Donald Trump Inauguration: a day of ceremony, protests and celebration

Donald Trump Inauguration: a day of ceremony, protests and celebration

President Trump’s era on the government web began almost immediately with the wiping out of Obama-era initiatives and a new brand of policy pronouncement. But two sides can play that game.

As Mr. Trump dined with dignitaries and members of Congress in the Capitol, the police skirmished with protesters, hurling flash-bang grenades to drive them from the inauguration parade route.

Hillary Clinton, who won the popular vote by nearly three million but lost the presidency, was on hand for her former rival’s swearing-in at the Capitol.

Churchill returns to the Oval Office

British Prime Minister Theresa May has sought to make inroads with President Trump, but the Brit who will immediately get the most access with the new American leader is Winston Churchill. Or, at least, a bust of him.

Reporters at the White House to witness Mr. Trump signing his first executive order — scaling back parts of the Affordable Care Act — noticed that a bust of Sir Winston had returned to the Oval Office. The small but meaningful gesture harkens back to an Obama administration mini-drama: the Churchill bust was removed from the Oval Office and replaced with a likeness of Dr. Martin Luther King.

Mr. Obama clarified last year that he wanted the King bust in the Oval Office “to remind me of all the hard work of a lot of people who would somehow allow me to have the privilege of holding this office.” But he said he also kept the Churchill bust nearby, just outside his private office in the second-floor White House residence.

Days after winning the election, Mr. Trump told the British politician and Brexit champion Nigel Farage that he would bring back the Churchill bust. And so he has, the Dr. King bust also remains in place.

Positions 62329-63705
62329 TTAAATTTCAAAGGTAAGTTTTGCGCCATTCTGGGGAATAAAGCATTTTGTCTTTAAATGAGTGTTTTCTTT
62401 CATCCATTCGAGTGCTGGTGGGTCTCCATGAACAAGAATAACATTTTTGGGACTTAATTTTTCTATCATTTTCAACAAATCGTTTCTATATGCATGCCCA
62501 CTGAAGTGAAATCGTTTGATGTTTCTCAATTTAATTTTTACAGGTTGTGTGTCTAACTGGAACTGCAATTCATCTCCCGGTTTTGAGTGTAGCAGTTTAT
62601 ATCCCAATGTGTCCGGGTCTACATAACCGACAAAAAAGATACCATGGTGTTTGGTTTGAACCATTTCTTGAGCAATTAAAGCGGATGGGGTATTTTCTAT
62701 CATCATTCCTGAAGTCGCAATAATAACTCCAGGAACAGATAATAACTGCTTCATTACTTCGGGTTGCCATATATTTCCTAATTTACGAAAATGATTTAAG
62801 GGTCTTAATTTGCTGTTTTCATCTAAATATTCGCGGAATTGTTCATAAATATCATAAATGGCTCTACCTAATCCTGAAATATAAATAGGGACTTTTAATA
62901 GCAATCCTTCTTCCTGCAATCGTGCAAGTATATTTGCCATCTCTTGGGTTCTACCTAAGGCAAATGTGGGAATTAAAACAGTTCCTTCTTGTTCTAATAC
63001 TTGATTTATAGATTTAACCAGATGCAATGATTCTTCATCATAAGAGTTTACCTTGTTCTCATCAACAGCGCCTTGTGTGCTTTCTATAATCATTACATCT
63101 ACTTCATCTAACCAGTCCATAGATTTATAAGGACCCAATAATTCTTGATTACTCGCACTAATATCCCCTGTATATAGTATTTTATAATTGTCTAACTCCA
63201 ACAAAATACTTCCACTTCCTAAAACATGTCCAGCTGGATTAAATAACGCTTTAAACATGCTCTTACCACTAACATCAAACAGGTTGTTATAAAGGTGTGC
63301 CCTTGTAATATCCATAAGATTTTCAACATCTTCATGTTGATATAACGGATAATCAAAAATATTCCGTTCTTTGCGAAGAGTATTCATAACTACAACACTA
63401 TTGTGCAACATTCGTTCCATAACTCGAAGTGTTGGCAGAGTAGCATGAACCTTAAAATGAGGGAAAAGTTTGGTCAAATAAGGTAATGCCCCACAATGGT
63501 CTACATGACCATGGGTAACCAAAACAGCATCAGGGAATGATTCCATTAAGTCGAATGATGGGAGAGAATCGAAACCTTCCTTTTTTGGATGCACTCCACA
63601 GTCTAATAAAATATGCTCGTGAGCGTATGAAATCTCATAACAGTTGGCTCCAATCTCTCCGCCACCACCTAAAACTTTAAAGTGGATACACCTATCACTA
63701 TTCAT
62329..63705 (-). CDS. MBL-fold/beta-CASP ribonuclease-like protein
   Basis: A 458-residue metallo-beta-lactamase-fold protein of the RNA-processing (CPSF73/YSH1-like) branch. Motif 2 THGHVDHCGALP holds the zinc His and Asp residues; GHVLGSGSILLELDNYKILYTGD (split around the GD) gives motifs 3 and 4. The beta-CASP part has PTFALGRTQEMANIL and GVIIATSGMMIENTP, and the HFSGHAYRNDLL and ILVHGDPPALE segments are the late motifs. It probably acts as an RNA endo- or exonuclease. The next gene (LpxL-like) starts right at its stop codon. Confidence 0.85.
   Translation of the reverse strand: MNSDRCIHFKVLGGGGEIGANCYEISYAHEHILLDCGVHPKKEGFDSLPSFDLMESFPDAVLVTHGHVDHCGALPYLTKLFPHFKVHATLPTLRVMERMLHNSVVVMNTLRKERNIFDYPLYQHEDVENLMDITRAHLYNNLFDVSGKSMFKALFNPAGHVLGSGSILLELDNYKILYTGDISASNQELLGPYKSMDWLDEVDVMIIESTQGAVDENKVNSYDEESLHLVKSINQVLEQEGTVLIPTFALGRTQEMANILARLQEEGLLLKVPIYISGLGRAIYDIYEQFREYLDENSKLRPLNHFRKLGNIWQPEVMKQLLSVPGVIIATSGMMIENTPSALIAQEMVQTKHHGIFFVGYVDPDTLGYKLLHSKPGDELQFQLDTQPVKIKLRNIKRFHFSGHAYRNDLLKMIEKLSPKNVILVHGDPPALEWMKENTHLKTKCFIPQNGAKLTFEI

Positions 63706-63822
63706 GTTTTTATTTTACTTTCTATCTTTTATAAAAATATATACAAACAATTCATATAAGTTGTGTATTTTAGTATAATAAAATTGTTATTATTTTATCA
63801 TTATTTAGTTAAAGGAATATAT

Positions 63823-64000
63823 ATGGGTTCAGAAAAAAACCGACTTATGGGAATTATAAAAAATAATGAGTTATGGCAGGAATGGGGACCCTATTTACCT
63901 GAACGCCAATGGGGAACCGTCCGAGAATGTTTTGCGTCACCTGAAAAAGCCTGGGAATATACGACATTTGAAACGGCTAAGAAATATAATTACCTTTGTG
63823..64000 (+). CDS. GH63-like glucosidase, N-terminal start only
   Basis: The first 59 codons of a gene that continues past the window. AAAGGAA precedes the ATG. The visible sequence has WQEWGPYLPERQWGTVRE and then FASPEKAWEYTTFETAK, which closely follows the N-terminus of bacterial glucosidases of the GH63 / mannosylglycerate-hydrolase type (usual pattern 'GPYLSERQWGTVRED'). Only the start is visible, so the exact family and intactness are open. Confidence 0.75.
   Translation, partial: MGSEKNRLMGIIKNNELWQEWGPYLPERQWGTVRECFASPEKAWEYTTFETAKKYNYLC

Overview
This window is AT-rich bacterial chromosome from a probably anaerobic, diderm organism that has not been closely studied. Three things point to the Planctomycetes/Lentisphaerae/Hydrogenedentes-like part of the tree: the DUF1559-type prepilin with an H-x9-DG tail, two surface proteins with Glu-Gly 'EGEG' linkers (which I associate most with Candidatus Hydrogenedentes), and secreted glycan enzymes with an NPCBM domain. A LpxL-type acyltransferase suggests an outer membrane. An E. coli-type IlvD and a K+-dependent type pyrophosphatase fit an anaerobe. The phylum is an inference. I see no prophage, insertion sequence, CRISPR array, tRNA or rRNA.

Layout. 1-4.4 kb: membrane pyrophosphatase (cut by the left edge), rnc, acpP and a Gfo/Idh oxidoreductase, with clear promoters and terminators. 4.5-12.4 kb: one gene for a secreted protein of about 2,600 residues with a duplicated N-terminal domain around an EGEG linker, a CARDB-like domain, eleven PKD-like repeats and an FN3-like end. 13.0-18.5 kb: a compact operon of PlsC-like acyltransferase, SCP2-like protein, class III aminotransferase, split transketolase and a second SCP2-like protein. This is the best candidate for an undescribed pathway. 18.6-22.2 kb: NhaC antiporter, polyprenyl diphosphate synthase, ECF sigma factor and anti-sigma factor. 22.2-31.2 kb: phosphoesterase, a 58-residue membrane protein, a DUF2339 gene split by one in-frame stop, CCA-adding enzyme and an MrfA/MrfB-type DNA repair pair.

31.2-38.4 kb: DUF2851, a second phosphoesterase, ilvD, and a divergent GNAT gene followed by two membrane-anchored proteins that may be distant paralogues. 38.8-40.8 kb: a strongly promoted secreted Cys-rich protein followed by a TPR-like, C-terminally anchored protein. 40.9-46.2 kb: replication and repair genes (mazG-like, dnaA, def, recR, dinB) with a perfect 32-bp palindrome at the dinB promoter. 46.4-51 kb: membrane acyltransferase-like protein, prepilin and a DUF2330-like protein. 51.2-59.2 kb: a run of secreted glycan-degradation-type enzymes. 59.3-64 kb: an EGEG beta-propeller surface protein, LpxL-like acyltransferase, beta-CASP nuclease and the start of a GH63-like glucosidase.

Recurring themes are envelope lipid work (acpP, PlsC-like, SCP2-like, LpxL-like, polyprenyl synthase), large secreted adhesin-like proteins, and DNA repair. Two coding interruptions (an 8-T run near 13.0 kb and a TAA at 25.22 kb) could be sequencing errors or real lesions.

Generals sworn in at security agencies

Hours after the Senate confirmed James. N. Mattis as secretary of defense and John F. Kelly as secretary of homeland security, President Trump signed their commissions in the Oval Office. Vice President Mike Pence swore in both generals in his ceremonial office in the Eisenhower Executive Office Building, across from the West Wing.

Mr. Mattis, a retired Marine general, issued a statement to the Defense Department casting the United States as a bulwark of the international order and the guardian of important alliances. He vowed the Pentagon would work “for an America that remains a steady beacon of hope for all mankind.”

“Recognizing that no nation is secure without friends, we will work with the State Department to strengthen our alliances,” Mr. Mattis added.

In tone and substance, Mr. Mattis’s short statement, like his congressional testimony last week, seemed intended to reassure partners abroad. It also appeared at odds with Mr. Trump’s populist vision of putting America first at the expense of longtime allies.

Source: The New York Times

Date: January 2017

Read the article

Tags assigned to this article:
energy policyUnited States

Related Articles

Areva Plans to Cut Thousands of Jobs

Beleaguered French nuclear engineering firm Areva SA plans to reduce its global payroll by between 5,000 and 6,000 jobs as part of a

Solar-powered Mayflower has ambition to be first unmanned boat to cross Atlantic

To mark the 400th anniversary of the first transatlantic crossing, an unmanned, solar-powered yacht aims to sail from Plymouth (UK)

Fossil fuels losing cost advantage over solar, wind, IEA says

The cost of producing electricity from renewable sources such as solar and wind has dropped significantly over the past five